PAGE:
Good fences make good neighbors. Where property rights can be legally defended, even the most incompatible people can live peacefully and securely side by side. When the law supports the right to defend one’s property, there exists a climate of mutual respect for the property rights of all. Morality aside, if I know that my attempt to commit theft against my neighbor will be met by sufficient defense, I will surely consider that when evaluating the risks associated with thievery.
When people have confidence that the law will protect their right to defend their own property from aggressors, the whims of the majority, and the edicts of rulers, their creativity, energy, and resources can be unleashed to pursue their individual interests and focus their efforts on developing goods and services in the market economy. In this environment, people are freed up to serve themselves and their fellow man, acquire wealth (property) for themselves, and control their wealth as they see fit rather than expending that same energy jumping through compulsory bureaucratic hoops.
When it comes to government’s role in property rights, either we live in a society free from the threat of government aggression against our property or we live under varying degrees of coercion by an organized group of people who seek to control the resources of others in order to enforce bureaucratic central planning, expropriation, monopolies, corporatism, and the like.
Under which condition would you prefer to live?
We can easily appreciate the benefits of property rights, but just what is “property”? Simply put, your property is the fruit of your labor. You are not a slave to another human or group of humans. You own your own life. Therefore, the time and energy you spend producing things of value or providing services results in property. This may also be referred to as wealth or capital. Since you are the sole owner of your property, only you have the right to control how your property is used or disposed of. No other individual or group of individuals has this right over your property. To assert that they do would mean that you do not own yourself.
Just to reiterate an obvious point, others have the same rights as you. They also own their lives and have the right to control the use of their property and to defend it from aggression. So, for instance, using your property (a bulldozer, for example) to destroy your neighbor’s property (their home) because you “see fit” to do so, can and should be met with adequate defense. Additionally, it is fully justifiable for people to pool their resources to form a voluntary organization, such as a government, charged with the responsibility of defending property in a defined area. However, it is a perversion of the law for people to use the legal force government to commit acts of aggression against others, such as breaking into or bulldozing their neighbor’s home.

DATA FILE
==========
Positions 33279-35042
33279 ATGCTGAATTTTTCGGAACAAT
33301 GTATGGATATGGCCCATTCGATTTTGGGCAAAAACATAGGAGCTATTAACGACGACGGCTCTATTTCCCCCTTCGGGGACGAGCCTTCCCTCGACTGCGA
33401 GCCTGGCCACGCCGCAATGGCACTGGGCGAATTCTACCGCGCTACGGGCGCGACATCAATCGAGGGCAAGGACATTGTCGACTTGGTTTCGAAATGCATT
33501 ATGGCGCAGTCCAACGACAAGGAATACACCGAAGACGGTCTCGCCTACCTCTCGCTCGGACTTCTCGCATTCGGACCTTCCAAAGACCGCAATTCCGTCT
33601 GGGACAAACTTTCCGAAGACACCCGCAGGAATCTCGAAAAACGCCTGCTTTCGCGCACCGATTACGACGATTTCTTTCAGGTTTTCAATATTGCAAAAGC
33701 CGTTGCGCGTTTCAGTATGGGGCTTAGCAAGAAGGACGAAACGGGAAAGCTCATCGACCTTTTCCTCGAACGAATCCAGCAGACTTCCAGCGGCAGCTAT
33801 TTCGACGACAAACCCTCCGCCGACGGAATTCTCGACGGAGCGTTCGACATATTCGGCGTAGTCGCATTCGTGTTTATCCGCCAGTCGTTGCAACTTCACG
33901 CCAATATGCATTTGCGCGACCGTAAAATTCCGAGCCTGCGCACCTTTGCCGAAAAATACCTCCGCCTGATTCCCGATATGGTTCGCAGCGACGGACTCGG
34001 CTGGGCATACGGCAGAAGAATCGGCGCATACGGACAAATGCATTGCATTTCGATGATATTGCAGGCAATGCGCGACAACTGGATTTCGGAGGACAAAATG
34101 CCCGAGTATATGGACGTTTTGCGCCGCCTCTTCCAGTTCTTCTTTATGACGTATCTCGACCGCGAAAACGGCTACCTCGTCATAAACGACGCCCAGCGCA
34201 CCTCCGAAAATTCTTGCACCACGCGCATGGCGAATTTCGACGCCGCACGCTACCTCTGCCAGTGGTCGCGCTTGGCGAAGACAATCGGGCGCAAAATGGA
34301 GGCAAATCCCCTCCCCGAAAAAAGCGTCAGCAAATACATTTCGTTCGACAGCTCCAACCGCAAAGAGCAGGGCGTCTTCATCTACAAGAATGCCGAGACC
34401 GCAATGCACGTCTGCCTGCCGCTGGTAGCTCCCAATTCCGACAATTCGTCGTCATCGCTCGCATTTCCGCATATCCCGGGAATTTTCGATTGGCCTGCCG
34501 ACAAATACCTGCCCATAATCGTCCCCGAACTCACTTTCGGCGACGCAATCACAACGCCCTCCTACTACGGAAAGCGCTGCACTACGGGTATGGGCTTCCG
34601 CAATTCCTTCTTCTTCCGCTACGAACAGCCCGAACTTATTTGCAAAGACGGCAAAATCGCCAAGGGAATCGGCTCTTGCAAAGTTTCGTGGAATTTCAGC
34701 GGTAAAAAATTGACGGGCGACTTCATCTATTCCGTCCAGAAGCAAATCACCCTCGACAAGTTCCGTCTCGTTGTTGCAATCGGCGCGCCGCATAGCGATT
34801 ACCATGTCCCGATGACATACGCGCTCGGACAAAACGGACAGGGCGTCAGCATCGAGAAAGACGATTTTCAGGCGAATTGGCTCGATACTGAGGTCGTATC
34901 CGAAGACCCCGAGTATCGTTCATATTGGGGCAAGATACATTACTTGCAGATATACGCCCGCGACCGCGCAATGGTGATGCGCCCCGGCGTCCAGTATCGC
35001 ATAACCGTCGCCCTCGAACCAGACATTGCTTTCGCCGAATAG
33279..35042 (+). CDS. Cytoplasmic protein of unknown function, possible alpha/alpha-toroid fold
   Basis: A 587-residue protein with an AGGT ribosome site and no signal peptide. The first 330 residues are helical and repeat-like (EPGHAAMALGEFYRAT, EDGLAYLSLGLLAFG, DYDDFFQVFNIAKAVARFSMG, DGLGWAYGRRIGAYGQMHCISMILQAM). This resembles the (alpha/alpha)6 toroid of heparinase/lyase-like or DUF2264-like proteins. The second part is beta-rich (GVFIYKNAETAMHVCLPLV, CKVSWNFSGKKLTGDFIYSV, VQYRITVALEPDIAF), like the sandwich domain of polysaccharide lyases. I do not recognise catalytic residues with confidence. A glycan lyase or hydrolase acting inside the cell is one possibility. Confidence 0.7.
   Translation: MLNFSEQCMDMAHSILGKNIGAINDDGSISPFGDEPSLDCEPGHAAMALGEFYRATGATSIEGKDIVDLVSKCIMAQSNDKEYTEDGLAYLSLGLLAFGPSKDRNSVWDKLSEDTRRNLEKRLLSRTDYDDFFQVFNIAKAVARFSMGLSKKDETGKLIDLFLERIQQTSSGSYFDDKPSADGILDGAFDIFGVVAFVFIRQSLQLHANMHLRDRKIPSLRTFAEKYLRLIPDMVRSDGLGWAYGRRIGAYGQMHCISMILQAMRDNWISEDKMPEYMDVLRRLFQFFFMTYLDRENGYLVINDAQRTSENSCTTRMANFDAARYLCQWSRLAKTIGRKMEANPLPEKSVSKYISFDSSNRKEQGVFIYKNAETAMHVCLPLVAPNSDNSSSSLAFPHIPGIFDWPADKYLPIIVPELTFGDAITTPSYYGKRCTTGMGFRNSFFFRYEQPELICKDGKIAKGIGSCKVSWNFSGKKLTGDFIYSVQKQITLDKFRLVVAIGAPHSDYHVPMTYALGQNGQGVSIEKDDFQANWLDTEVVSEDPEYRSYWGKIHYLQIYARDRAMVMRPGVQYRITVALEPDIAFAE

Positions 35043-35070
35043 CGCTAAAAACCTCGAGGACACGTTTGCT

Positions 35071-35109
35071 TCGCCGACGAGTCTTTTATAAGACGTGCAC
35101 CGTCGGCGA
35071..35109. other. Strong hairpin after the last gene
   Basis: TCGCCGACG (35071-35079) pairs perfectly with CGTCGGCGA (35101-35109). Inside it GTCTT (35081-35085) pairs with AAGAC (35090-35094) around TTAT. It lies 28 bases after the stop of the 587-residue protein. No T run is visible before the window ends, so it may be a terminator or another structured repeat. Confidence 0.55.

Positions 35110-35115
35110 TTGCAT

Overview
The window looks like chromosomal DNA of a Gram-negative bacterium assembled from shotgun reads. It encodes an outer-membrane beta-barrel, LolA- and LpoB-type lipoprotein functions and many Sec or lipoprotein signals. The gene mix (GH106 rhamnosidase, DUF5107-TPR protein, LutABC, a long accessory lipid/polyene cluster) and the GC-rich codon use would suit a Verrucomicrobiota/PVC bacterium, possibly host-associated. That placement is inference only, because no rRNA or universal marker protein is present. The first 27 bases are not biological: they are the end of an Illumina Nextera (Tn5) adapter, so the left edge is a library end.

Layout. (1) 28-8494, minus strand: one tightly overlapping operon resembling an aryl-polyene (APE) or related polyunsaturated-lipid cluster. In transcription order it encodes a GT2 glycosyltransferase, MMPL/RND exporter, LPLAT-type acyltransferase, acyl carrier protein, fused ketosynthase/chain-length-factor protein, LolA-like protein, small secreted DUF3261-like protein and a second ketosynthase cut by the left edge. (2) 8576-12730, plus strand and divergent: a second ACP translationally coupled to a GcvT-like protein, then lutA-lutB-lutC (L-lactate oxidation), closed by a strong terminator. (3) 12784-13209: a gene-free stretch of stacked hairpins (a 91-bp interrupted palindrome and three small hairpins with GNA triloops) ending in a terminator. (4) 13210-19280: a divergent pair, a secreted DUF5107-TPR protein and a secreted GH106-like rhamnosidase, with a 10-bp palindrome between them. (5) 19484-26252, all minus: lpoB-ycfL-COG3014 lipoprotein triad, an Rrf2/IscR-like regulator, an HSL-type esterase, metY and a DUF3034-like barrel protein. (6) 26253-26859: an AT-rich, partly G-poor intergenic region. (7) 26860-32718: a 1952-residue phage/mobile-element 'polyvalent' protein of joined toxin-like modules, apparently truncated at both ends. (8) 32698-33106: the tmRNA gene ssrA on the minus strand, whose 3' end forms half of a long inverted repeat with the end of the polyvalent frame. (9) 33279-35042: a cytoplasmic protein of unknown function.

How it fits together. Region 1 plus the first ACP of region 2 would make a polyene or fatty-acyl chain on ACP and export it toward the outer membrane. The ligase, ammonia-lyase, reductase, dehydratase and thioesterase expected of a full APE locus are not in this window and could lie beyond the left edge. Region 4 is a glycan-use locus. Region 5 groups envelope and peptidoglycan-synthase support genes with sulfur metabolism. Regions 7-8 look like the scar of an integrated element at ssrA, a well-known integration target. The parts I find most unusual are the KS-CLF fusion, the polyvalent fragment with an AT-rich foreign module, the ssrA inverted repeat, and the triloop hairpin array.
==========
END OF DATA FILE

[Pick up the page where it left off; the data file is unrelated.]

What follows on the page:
The bottom line is this: The purpose of a just government is to protect life, liberty, and property.
I’ll go out on a limb and speculate that most people would say that theft and destruction of other people’s property is wrong. So where do you stand on this? Do you agree that theft and destruction of private property is immoral? But what if the ends justify the means? For example, if the ends benefit the greater good or a particular group of people, then do you believe that the destruction of people’s private property is acceptable?
If you are among those who believe the ends justify the means, you are not alone. For evidence, just take a look at most legislation that passes any legislative body at any level of government.
Further, if you are among those who believe the ends justify the means, then exactly WHO do you believe should have the privilege of deciding which ends are worthy of initiating aggression against the private property of you and your neighbors to achieve? Should decisions like this be left to the majority? Should determining when it is justifiable to trample the rights of some for the benefit of others be left to democratically elected representatives?
Once upon a time, two wolves and a sheep voted on what to have for dinner. The result was chaos, destruction, and death.
Don’t tread on ME? Don’t tread on your neighbor using the government as a weapon.